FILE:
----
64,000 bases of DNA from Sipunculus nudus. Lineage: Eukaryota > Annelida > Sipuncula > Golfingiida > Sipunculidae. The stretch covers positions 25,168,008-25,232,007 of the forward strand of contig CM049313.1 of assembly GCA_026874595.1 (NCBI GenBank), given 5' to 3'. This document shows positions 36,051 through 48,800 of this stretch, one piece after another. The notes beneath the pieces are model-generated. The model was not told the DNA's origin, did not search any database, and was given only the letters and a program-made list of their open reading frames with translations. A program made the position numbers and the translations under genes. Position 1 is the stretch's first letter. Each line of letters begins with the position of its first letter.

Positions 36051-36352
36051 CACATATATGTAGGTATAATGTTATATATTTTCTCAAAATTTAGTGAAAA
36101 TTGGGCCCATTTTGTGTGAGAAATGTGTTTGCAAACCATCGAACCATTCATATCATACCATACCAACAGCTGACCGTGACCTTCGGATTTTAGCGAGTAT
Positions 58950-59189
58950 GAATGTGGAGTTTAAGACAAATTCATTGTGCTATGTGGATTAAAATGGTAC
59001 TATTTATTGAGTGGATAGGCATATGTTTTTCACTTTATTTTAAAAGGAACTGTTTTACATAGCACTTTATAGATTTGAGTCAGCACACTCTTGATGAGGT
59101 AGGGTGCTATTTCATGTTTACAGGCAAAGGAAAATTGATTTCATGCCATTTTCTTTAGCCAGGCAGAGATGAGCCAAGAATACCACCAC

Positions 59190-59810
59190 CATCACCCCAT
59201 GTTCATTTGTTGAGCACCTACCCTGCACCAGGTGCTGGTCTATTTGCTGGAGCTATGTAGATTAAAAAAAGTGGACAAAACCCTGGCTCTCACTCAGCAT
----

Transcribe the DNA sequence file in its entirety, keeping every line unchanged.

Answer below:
64,000 bases of DNA from Sipunculus nudus. Lineage: Eukaryota > Annelida > Sipuncula > Golfingiida > Sipunculidae. The stretch covers positions 25,168,008-25,232,007 of the forward strand of contig CM049313.1 of assembly GCA_026874595.1 (NCBI GenBank), given 5' to 3'. This document shows positions 36,051 through 48,800 of this stretch, one piece after another. The notes beneath the pieces are model-generated. The model was not told the DNA's origin, did not search any database, and was given only the letters and a program-made list of their open reading frames with translations. A program made the position numbers and the translations under genes. Position 1 is the stretch's first letter. Each line of letters begins with the position of its first letter.

Positions 36051-36352
36051 CACATATATGTAGGTATAATGTTATATATTTTCTCAAAATTTAGTGAAAA
36101 TTGGGCCCATTTTGTGTGAGAAATGTGTTTGCAAACCATCGAACCATTCATATCATACCATACCAACAGCTGACCGTGACCTTCGGATTTTAGCGAGTAT
Positions 58950-59189
58950 GAATGTGGAGTTTAAGACAAATTCATTGTGCTATGTGGATTAAAATGGTAC
59001 TATTTATTGAGTGGATAGGCATATGTTTTTCACTTTATTTTAAAAGGAACTGTTTTACATAGCACTTTATAGATTTGAGTCAGCACACTCTTGATGAGGT
59101 AGGGTGCTATTTCATGTTTACAGGCAAAGGAAAATTGATTTCATGCCATTTTCTTTAGCCAGGCAGAGATGAGCCAAGAATACCACCAC

Positions 59190-59810
59190 CATCACCCCAT
59201 GTTCATTTGTTGAGCACCTACCCTGCACCAGGTGCTGGTCTATTTGCTGGAGCTATGTAGATTAAAAAAAGTGGACAAAACCCTGGCTCTCACTCAGCAT